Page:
Levanta: Rising From Its Past?

It's not that Matt Mosman has an easy job. As Linux continues its march deeper into Corporate America's racks and racks of servers, his small Silicon Valley company, Levanta, is one of many trying to help companies install and manage all those servers—a big, complex problem that's not being solved very well right now. Still, Mosman has one thing going for him: He can't do much worse than his predecessors.

Don't let Levanta's nondescript, prescription drug-sounding name fool you: There's some big-league dirty laundry here. This is the old Linuxcare, one of the poster children of the 1999 Linux corner of the dot-com bubble, a time when Red Hat (RHAT) and VA Linux had blockbuster IPOs, only to crash months later.

After a long, painful slog, Red Hat reemerged and is now a superstar. VA Linux on the other hand, is now VA Software (LNUX) and has a market cap of just $250 million.

FORGOTTEN, BUT NOT GONE. But back in those go-go days, Linuxcare was a darling of the prestigious venture-capital firm Kleiner Perkins Caufield & Byers, with a board that boasted Valley celebrities like Regis McKenna of Intel (INTC) and Apple (AAPL) marketing fame. On its way to chewing through some $70 million in venture capital, Linuxcare once ran a tongue-in-cheek full page Wall Street Journal ad advocating Linux inventor Linus Torvalds for president.

Fresh off VA's December, 1999 IPO—which set a record for the biggest one-day pop, shooting up nearly 700%—Linuxcare filed to go public in January, 2000, despite some $20 million in annual losses. But it was a little too late. By the spring of that year it had pulled its offering amid a softening market and the abrupt resignation of its Chief Executive Fernand Sarrat and Chief Financial Officer Doug Nassaur.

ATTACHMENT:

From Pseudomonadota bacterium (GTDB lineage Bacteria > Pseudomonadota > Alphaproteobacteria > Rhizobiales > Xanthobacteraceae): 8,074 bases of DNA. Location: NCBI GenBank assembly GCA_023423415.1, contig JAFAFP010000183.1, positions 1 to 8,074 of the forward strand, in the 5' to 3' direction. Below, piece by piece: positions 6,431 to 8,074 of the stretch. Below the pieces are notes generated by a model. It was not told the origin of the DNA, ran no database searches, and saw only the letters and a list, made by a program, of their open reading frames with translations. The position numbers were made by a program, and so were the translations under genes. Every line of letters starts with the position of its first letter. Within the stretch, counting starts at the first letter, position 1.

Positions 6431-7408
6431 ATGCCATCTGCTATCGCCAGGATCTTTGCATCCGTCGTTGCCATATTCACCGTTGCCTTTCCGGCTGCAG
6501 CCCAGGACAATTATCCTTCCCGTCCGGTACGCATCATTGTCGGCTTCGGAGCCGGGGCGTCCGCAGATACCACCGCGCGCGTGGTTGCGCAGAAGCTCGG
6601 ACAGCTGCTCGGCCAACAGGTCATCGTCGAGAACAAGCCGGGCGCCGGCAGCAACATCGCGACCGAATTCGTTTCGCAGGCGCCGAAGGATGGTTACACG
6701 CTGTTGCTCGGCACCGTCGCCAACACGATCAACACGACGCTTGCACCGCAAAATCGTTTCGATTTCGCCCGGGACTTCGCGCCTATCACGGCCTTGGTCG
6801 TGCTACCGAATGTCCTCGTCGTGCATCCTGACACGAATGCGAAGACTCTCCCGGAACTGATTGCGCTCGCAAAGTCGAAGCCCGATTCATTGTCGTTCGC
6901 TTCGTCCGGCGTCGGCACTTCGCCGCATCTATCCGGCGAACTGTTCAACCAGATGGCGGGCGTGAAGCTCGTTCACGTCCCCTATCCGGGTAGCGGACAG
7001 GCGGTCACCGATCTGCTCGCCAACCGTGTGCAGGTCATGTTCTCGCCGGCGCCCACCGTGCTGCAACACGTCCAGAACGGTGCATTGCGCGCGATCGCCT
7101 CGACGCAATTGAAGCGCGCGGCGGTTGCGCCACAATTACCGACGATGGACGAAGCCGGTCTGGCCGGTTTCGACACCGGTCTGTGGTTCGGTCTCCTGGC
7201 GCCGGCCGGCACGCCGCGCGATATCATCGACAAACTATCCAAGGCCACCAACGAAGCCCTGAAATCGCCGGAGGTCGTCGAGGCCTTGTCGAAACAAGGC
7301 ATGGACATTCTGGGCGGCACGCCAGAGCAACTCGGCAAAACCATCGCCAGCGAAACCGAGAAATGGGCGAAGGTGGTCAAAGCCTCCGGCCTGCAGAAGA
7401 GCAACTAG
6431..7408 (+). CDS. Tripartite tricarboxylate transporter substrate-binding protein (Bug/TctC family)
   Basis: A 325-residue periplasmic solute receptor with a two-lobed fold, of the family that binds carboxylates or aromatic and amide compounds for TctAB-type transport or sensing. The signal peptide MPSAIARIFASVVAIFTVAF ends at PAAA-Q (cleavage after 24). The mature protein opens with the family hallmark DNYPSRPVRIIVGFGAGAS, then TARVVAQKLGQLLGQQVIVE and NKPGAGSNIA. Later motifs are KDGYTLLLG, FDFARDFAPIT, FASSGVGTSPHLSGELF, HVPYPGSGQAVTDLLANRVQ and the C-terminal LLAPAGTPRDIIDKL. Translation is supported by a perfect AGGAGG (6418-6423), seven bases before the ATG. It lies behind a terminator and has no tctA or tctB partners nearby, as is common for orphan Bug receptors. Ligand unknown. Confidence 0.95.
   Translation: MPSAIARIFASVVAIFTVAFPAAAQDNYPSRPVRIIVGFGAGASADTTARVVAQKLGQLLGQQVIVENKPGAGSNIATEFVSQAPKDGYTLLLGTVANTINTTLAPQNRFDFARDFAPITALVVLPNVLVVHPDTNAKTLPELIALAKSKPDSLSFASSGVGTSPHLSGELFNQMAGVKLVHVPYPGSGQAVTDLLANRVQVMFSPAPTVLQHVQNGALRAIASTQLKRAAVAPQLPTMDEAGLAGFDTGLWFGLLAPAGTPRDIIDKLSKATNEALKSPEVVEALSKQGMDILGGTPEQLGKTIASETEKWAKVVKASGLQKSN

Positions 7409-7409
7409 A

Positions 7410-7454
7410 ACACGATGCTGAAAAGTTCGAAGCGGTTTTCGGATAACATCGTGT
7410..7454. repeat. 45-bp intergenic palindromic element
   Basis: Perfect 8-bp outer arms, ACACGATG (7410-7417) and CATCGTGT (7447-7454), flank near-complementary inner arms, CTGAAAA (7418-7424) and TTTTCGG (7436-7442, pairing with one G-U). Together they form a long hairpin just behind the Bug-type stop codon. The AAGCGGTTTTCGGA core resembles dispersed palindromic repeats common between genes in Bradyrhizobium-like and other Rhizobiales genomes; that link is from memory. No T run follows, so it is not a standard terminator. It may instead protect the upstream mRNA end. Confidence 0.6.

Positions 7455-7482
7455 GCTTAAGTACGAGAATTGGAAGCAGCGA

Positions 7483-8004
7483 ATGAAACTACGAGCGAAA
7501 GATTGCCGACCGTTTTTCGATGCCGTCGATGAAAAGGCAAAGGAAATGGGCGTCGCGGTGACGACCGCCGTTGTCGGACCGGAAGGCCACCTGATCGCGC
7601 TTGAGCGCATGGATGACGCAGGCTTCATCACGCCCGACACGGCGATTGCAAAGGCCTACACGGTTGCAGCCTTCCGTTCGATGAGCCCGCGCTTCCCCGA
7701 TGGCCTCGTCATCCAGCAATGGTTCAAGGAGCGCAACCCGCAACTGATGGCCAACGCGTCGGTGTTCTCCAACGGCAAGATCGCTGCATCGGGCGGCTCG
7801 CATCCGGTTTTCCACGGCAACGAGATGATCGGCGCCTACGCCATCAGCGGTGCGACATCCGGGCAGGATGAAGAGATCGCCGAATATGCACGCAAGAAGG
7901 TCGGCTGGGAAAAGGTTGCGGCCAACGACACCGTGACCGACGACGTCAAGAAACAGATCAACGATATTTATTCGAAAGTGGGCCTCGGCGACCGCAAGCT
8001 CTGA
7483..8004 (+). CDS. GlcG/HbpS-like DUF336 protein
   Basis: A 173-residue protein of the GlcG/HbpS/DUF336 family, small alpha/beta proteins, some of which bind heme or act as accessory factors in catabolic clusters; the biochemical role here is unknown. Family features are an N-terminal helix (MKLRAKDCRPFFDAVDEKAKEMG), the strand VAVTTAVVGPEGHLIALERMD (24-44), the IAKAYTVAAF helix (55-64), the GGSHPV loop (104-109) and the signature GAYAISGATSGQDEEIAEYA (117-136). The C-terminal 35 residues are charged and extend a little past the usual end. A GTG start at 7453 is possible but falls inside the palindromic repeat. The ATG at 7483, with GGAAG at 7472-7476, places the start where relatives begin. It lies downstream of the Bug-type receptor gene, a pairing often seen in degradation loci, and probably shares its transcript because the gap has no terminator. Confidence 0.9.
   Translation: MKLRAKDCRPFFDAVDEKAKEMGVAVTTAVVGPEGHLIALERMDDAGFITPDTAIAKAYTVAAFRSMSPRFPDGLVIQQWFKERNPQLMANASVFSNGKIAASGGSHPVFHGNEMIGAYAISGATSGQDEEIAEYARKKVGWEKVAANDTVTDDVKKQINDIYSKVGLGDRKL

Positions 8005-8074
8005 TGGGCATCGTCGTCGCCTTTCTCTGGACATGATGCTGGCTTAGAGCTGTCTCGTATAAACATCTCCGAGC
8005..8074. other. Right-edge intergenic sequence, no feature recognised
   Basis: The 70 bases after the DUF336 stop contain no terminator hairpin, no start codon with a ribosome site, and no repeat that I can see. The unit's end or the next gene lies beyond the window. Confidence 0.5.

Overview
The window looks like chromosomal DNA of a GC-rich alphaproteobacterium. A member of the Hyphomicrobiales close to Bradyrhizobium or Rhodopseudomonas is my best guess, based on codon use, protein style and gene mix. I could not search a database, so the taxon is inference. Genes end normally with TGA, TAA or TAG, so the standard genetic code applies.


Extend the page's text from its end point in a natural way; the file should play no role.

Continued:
That's where most people stopped hearing about Linuxcare, but the company didn't go under. Now it's back, renamed Levanta in 2004, and positioning itself as a Linux system administrator's best friend. And, in a sign that Levanta has returned to the land of the living, has learned that the company is announcing a new round of venture capital of between $13 million and $15 million in the coming weeks that management expects will bring it back to profitability. That's almost triple the average size deal for an open-source company these days.

TECHIE-HEADACHE PREVENTION. Linuxcare started out as a service company offering Linux support by telephone, a business that Red Hat and Novell (NOVL) would grow to dominate as the primary Linux vendors. Today, it's a product company. In simple terms, Levanta sells a box that connects to all of a company's Linux servers. The customer's software and applications actually run through that box, not individually on each server. That means that if a server crashes, there's a backup for that data. Or, if administrators need to switch an application from a test server to a more reliable one, it's just a few mouse clicks away.

Levanta's product also automates the process of adding new servers. In real-world terms, it's an ally for a Linux administrator who needs to rapidly expand Linux servers, troubleshoot around failing servers, or get the most out of limited hardware resources—all things that system administrators have been able to do with Windows servers for years. Companies like Red Hat have some tools to manage this, but companies with a lot of Linux, and a lot of complex software running on top of that, need something better, says Jonathan Eunice, principal IT advisor at research firm Illuminata (see, 1/31/05, "Linux Inc.").

Arty Ecock, manager of enterprise systems for the City University of New York, was an early customer. He says he has already recouped the cost through the manhours he has saved managing such headaches. "You can't do this with any other technology," he says.

GRUELING EXPERIENCE. Levanta's resurrection is almost unbelievable to Arthur Tyde, Linuxcare's original CEO and founder. He had been pushed aside in the late '90s but returned to running the company after the market crashed, personally pink-slipping some 180 people, and overseeing Linuxcare's slow, gradual decline into obscurity. But unlike much of the disgraced class of 1999, Linuxcare never went under.